Per curiam decisions handed down without briefing and oral argument generally do not get much attention, so it is understandable that the U.S. Supreme Court’s ruling about qualified immunity in Taylor v. Riojas might have been overlooked, even by civil rights lawyers.
But the case is significant because it is a rare instance in which the high court rejected a claim of qualified immunity and made clear that no case on point is required in order to hold a government officer liable.
Taylor v Rojas https://t.co/rTXFmbPL7S order identifying 5th cir error and granting certiori to appellant. What is the (3-part) question @scotus will answer? https://t.co/aqaJWCQohp pic.twitter.com/Bc8RjaXmul
— MissMaryPrep (@MissMaryPrep) November 2, 2020
Obviously, it is not possible to know whether it is an aberration because of extreme facts or the beginning of a new more civil rights friendly approach. But a victory in the Supreme Court for a civil rights plaintiff in a qualified immunity case is notable and could matter in lower court litigation.
Taylor v. Riojas has shocking and very disturbing facts. Trent Taylor is a prisoner in Texas. He entered a psychiatric prison unit to receive mental health treatment following a suicide attempt. For a period of six days, he was confined in a pair of what the court rightly described as “shockingly unsanitary cells.”
The court explained that “the first cell was covered, nearly floor to ceiling, in ‘massive amounts’ of feces: all over the floor, the ceiling, the window, the walls, and even ‘packed inside the water faucet.’” For four days, Taylor did not eat or drink for fear of contamination.
Taylor was then moved to a very cold cell, “with only a clogged drain in the floor to dispose of bodily wastes.” The court said: “Taylor held his bladder for over 24 hours, but he eventually (and involuntarily) relieved himself, causing the drain to overflow and raw sewage to spill across the floor. Because the cell lacked a bunk, and because Taylor was confined without clothing, he was left to sleep naked in sewage.”
Taylor sued the corrections officers, alleging that they violated the Eighth Amendment by inflicting cruel and unusual punishment. The district court ruled in favor of the defendants based on qualified immunity, holding that they could not be held liable because they did not violate clearly established law that every reasonable officer should know.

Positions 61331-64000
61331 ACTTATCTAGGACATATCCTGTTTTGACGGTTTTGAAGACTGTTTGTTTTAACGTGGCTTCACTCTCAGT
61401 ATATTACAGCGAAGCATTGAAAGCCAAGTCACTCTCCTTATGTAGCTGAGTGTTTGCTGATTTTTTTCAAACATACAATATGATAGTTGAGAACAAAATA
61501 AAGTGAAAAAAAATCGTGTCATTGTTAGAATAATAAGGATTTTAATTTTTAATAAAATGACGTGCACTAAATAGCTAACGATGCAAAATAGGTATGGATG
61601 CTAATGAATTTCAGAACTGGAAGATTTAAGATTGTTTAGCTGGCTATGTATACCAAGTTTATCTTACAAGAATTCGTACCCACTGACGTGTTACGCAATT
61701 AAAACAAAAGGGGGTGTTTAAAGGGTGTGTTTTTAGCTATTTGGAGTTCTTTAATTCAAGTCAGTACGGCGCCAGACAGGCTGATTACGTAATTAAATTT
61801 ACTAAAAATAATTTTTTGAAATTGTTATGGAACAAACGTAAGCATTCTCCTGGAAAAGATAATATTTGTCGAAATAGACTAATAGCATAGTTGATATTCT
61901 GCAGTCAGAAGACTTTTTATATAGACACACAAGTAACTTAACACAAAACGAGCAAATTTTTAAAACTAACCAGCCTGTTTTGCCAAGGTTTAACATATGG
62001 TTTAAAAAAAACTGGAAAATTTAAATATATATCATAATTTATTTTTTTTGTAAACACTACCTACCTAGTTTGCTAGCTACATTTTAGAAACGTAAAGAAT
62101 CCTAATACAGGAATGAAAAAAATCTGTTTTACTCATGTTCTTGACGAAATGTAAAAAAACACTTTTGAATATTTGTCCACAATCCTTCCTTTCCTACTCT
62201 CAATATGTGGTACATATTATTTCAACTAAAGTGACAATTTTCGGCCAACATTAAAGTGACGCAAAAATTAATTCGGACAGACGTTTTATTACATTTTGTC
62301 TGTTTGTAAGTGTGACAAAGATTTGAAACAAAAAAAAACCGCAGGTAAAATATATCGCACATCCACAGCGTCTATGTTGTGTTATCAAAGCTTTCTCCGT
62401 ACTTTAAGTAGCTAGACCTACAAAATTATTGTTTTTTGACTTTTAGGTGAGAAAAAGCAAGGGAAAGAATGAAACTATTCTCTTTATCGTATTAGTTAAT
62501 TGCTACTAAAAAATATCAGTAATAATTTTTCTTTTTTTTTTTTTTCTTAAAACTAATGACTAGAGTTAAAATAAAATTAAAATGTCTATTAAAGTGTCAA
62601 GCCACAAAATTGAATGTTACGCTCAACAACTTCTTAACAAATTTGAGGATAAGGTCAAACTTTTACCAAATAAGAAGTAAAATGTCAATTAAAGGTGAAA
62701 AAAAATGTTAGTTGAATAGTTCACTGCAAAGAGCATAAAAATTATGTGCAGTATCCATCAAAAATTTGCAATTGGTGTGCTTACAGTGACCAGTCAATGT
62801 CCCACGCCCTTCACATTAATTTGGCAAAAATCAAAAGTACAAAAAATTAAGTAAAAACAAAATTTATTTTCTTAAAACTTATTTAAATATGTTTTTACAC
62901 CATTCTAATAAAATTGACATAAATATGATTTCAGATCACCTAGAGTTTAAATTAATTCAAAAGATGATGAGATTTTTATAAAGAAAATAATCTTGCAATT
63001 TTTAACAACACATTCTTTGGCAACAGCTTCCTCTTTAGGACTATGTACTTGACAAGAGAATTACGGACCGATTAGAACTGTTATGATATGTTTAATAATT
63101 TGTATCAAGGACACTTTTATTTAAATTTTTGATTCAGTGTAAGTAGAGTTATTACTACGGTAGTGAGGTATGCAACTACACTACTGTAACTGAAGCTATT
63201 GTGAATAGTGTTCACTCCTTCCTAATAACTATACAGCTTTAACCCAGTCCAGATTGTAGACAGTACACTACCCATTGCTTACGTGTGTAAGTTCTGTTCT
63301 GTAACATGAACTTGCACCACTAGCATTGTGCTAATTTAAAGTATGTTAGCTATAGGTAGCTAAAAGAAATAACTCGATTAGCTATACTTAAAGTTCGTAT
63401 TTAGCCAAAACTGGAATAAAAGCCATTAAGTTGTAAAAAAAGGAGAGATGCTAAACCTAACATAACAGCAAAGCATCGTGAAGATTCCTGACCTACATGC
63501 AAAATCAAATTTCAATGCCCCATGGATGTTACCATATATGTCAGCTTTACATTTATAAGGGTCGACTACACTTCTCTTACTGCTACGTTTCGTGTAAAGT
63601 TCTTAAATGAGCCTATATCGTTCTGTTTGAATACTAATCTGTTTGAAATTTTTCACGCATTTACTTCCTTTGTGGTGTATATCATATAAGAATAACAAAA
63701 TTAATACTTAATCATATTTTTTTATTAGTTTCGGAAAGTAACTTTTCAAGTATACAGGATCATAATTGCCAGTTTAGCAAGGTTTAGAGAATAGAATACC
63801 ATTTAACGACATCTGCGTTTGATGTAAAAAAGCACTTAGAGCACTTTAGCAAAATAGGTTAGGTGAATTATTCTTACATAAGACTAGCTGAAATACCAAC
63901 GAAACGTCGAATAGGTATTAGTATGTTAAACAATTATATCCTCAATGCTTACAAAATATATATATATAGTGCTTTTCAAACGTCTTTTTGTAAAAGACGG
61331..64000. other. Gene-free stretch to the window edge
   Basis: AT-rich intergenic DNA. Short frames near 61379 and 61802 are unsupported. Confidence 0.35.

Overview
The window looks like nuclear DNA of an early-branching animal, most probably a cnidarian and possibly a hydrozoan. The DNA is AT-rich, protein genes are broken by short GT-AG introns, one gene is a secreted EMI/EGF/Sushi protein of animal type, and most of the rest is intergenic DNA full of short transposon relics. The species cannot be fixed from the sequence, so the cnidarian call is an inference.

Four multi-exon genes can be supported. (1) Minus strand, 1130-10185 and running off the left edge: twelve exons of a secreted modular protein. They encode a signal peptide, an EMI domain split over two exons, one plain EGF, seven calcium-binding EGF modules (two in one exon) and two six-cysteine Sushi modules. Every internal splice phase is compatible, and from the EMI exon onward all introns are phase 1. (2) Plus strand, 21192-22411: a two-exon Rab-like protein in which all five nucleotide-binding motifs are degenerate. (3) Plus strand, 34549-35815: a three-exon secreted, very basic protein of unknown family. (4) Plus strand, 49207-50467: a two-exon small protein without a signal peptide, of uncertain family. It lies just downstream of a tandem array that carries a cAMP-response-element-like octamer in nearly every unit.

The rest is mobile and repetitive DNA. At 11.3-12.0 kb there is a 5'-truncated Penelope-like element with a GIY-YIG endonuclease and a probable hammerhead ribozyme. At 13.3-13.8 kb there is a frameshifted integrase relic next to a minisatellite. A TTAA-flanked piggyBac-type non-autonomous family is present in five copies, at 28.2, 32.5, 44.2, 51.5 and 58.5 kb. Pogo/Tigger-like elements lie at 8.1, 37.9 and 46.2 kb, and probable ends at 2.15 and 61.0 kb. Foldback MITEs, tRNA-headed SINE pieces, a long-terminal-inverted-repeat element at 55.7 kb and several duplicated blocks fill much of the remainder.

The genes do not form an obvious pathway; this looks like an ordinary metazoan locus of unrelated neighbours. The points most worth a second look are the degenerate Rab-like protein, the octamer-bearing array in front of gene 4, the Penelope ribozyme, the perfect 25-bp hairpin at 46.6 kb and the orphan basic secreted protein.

The United States Court of Appeals for the 5th Circuit affirmed the dismissal of Taylor’s case. The court of appeals ruled that Taylor’s constitutional rights were violated; being placed in these cells was cruel and unusual punishment. But it also concluded that the officers were protected by qualified immunity. It said that the officers could not be held liable that because “the law wasn’t clearly established” that “prisoners couldn’t be housed in cells teeming with human waste … for only six days.”
The high court’s decision
In a 7-1 decision, with only Justice Clarence Thomas dissenting (and Justice Amy Coney Barrett not participating), the court reversed the 5th Circuit in a per curiam opinion. The court held that the officers were not protected by qualified immunity because “no reasonable correctional officer could have concluded that, under the extreme circumstances of this case, it was constitutionally permissible to house Taylor in such deplorably unsanitary conditions for such an extended period of time.”
The court said: “Confronted with the particularly egregious facts of this case, any reasonable officer should have realized that Taylor’s conditions of confinement offended the Constitution.”
Thomas did not write a dissenting opinion. It simply says, “Justice Thomas dissents.”
Why it matters
Any government officer sued for money damages for allegedly violating the Constitution has an immunity defense. Some are protected by absolute immunity: judges for their judicial acts, legislators for their legislative acts, prosecutors for their prosecutorial acts, law enforcement personnel for their testimony, and the president for acts taken in carrying out the duties of office. All other government officers have qualified immunity when they are sued for money damages.
Over recent years, the Supreme Court has expanded the protection of officers under qualified immunity and repeatedly stressed the need for a plaintiff to show a case on point in order to establish liability. The court has said that a plaintiff can overcome qualified immunity only by proving that the defendant officer violated clearly established law that every reasonable officer should know and that it is a right established beyond dispute.
In one of its most recent formulations of qualified immunity the court, in District of Columbia v. Wesby (2018), was emphatic in how difficult it is for a plaintiff to succeed.